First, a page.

From its founding in the precarious 1970s through its expansion during the 2008 Housing Crisis and into the present, the Weatherization Assistance Program (WAP) has known many changes. As it enters its 44th year today, WAP continues to be a model for how social assistance programs can be more than the sum of their parts. Touching the lives of homeowners, renters, weatherization crews, and state administrators, WAP has weathered ups and downs but has always brought critical help to those who need it. As COVID-19 presents a new challenge, states, territories, local providers, and the people they serve have shown the perseverance that made WAP what it is today and that will bring it into the future.
WAP has been no stranger to crises from the day it was signed into law. In 1973, the United States was under an oil embargo from the Organization of Petroleum Exporting Countries (OPEC) which caused skyrocketing energy prices and sent waves of instability through the global economy. Despite the embargo ending just a year later, its economic impact prompted changes in US policy like fuel economy standards and an increased interest in energy efficiency. This set the stage for August 14, 1976 when Gerald Ford signed the Energy Conservation and Production Act, instructing the Federal Energy Administration, now the Department of Energy, to establish a weatherization program to assist low-income people, especially children, the elderly, and those with disabilities.
At first, WAP used volunteer workers to install temporary weatherization measures like window caulking and plastic sheeting. However, before the end of its first decade the program had already transitioned to more cost-effective measures and professionalized services. Through the 1980s and 1990s, the rise of energy audits contributed to a new “whole-house approach” that emphasized efficiency as well as health and safety in all of a home’s systems. New technologies like blower doors and infrared cameras allowed weatherization and audit crews to improve homes like never before, increasing savings for residents while keeping millions of tons of carbon out of the atmosphere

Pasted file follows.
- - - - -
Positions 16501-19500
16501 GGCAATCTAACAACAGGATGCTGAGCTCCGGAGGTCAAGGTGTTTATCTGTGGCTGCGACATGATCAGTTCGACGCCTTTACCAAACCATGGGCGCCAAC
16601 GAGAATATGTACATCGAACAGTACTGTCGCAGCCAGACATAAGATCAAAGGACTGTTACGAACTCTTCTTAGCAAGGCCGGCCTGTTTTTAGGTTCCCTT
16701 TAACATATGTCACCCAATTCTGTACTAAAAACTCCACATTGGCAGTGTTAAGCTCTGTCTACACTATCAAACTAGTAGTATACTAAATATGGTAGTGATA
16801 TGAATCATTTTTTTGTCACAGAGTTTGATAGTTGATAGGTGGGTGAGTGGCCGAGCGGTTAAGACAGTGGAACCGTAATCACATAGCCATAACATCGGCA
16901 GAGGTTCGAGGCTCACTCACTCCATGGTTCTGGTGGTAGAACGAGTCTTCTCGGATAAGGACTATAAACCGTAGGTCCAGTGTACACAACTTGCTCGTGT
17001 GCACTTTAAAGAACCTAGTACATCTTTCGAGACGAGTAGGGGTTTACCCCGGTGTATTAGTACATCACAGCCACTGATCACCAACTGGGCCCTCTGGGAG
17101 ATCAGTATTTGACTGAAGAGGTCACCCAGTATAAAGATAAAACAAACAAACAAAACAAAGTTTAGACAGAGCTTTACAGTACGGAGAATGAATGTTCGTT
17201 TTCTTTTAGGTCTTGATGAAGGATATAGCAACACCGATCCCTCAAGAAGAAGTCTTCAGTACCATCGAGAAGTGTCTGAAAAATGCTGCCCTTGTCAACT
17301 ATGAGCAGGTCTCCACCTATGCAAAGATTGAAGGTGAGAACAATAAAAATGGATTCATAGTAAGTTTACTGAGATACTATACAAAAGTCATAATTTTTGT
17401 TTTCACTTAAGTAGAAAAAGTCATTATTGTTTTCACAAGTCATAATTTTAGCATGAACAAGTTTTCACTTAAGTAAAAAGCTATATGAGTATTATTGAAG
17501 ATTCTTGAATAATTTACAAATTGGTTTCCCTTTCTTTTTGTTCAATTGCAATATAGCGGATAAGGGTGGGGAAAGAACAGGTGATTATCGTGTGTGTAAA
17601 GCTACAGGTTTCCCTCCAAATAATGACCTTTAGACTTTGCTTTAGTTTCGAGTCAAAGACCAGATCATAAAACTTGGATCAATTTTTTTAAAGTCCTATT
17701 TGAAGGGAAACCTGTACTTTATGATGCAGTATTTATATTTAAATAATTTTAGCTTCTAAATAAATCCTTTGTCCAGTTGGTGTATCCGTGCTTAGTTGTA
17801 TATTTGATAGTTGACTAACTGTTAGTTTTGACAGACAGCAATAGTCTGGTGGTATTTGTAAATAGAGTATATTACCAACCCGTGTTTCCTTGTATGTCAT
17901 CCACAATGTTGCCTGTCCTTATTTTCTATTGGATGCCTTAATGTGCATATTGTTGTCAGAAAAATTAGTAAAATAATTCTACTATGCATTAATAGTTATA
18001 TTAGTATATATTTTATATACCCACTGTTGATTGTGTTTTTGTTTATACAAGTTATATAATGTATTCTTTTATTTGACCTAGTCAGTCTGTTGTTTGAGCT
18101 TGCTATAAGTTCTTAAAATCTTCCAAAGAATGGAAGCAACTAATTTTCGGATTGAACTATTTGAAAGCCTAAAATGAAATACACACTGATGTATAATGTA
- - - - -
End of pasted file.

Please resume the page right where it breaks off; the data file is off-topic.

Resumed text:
Following the 2008 Housing Crisis, there was both a need to reduce the energy burden for low-income people struggling to remain in their homes as well as an opportunity to increase employment in the growing energy efficiency sector. This was accomplished through the American Recovery and Reinvestment Act of 2009 that skyrocketed WAP funding to $5 billion over 3 years and led to the weatherization of more than half a million homes. According to an Oak Ridge National Laboratory study, the act supported around 28,000 jobs and increased national economic output by $4 billion. At a time when both home ownership and employment were hard hit, investment in WAP kept people housed and working.
The COVID-19 pandemic and the ensuing economic turmoil present a new hurdle for WAP to overcome. Millions of Americans are experiencing economic precarity and a heightened energy burden at a time when in-person home weatherization is more difficult than ever. Despite this, more than 95% of community action agencies stayed open and state agencies moved to remote work to continue serving clients. Like they have in the past, WAP grantees and providers continue to find new ways to assist those in need while innovating energy efficiency methods and tactics. Through the hard work of thousands of state and territory administrators, local agency advocates, and home weatherization crews, WAP is as resilient on its 44th anniversary as it was on its first.